Google Photos: The Best Tips and Tricks



Ever since it launched back in 2015, Google Photos has been among the most popular cloud-based photo backup and storage apps for both iOS and Android. Combining cloud storage, image hosting, and image sharing, it competes with iCloud, Dropbox, OneDrive, and a host of other specialty apps.

Not only does it provide a historical repository and immediate backup for every shot you take, but it also allows you to immediately free up precious storage space on your phone. It’s free of charge for everyone with a Google account, unless your images top resolutions of 16MP and you choose to save them on the service in full resolution. It also stores HD videos up to 1080p and supports Apple’s Live Photos. You do have the option of paying extra for high-resolution photo storage beyond 16MP — after you hit Google Drive’s 15GB storage limit — but most smartphone camera photos weigh in at less than that.

Google Photos also lets you edit and crop your shots, share them with whoever you want, and archive screenshots and informational shots out of the main feed, if you prefer. Its built-in assistant uses artificial intelligence to enhance certain shots with filters, slideshows, and animations — subject to your approval. Even if you already have an elaborate backup plan for your photo collection, storing your photos in Google Photos as an extra precaution can’t hurt. Google Photos comes with most stock Android phones and the interface on both platforms is similar. Here are some tips on how to get the most from the service.

Save storage space on your phone

One of Google Photos’ primary features is its ability to immediately back up photos to the cloud, allowing you to free up space on your phone. As soon as you download the Google Photos app and sign in to your Google account, you will get a prompt to enable the Back up and Sync function. This automatically saves every photo and video recorded to your phone to your Google Photos library, when you have internet access.

To initiate a backup, just launch the Google Photos app and swipe down to start the upload to your Google cloud. Once images are backed up in the cloud, the app can delete the local version from your phone or tablet. If you opt to do that, Google may now hold your only copy of the image.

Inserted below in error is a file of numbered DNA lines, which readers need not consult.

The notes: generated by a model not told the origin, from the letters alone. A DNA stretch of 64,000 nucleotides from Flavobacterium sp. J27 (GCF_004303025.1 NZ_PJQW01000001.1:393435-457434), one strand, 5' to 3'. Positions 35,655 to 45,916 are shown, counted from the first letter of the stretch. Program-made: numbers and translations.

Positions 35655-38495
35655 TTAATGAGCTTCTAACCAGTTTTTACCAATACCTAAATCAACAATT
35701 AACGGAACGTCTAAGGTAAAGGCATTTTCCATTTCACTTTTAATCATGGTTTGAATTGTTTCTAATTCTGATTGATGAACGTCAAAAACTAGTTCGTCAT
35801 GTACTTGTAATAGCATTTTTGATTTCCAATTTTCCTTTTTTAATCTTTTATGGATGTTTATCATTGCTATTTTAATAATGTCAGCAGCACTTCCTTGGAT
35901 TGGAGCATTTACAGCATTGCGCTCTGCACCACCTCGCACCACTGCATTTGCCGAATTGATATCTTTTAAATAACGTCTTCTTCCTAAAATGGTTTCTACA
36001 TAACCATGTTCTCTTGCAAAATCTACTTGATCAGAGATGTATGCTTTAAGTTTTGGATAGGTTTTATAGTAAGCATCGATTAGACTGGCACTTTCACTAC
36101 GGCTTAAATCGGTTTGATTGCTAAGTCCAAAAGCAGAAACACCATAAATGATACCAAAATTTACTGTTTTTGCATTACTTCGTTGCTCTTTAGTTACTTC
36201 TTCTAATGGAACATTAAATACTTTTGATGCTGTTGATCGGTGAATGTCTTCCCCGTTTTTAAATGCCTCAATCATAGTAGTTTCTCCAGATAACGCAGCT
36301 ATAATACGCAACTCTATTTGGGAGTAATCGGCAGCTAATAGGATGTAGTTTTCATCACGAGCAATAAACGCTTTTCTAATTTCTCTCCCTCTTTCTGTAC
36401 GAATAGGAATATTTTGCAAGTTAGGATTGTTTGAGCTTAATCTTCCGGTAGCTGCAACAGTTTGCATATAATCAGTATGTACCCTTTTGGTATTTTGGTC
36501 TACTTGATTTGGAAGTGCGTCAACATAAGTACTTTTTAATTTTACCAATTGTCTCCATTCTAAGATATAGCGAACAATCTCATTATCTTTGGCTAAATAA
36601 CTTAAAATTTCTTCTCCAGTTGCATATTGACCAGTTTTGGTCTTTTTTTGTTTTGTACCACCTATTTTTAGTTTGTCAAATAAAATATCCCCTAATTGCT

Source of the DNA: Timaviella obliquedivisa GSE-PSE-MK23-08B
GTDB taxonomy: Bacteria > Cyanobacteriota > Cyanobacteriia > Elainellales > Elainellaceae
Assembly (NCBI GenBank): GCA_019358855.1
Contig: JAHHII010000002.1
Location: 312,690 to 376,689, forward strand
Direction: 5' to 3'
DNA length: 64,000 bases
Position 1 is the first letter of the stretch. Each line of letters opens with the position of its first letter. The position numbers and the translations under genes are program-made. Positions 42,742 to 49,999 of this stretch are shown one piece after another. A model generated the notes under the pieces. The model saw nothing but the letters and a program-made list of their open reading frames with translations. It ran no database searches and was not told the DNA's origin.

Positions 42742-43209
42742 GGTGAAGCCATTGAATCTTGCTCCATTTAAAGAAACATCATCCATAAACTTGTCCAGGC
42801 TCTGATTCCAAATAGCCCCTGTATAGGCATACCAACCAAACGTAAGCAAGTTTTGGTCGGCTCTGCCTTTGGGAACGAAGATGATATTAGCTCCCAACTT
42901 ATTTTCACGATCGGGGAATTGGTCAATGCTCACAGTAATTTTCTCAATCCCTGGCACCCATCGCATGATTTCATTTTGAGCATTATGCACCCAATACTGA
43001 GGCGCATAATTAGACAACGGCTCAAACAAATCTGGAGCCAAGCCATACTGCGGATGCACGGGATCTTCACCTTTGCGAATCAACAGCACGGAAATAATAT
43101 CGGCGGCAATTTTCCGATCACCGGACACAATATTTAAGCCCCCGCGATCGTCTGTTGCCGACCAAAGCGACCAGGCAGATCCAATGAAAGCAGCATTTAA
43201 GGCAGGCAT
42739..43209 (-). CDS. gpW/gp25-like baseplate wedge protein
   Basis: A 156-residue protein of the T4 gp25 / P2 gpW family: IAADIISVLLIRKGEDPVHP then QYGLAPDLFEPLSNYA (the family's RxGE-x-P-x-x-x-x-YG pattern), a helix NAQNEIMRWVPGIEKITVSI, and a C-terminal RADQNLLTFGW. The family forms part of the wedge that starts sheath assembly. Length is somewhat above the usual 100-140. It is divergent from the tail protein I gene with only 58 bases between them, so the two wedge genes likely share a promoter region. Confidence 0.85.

If you are not comfortable with that, you do not have to delete photos off your phone or tablet immediately. You can first download them to your hard drive and save them locally on your computer or in a separate storage disk or even a thumb drive. Or you can use other utilities for backing up and storing your images, such as Dropbox or iCloud. You can never have too many photo backups.

Message individual or group photos

One of Google Photos’ recently launched features specifically lets you message individual photos to your Google contacts. It’s a great help for folks who just want to share a single image with one person. This allows users to build a threaded response to one or a series of images without leaving the app.

Before the new messaging feature, the only way to share a photo within the app was to create and share an album containing a single photo. There’s a small catch in that the recipient must also have a Google account, but creating one is a free, easy process. For those who eschew a Google account, Google Photos users can still share images via text, iMessage, or email — all available options are presented as choices when you select a photo to share. There’s an option to share with a group of people if you tap the New Group icon, which will let you access all your contacts.